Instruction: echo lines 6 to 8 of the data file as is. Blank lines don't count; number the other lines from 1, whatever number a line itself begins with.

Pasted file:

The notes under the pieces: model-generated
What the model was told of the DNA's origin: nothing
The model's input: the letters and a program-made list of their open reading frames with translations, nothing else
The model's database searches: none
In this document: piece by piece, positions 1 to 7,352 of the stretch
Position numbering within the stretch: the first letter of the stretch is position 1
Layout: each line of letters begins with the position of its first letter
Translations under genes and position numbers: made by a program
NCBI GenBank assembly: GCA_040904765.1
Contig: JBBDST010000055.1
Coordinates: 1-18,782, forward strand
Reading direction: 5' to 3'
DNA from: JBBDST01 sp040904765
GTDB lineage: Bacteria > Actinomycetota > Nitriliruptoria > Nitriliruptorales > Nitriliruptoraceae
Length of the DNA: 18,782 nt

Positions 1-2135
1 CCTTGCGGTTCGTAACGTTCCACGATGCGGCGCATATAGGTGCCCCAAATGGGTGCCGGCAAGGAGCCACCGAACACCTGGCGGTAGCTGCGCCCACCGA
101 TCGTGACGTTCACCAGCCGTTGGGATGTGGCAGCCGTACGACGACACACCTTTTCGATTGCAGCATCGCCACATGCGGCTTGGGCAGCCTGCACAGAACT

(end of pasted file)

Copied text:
Position numbering within the stretch: the first letter of the stretch is position 1
Layout: each line of letters begins with the position of its first letter
Translations under genes and position numbers: made by a program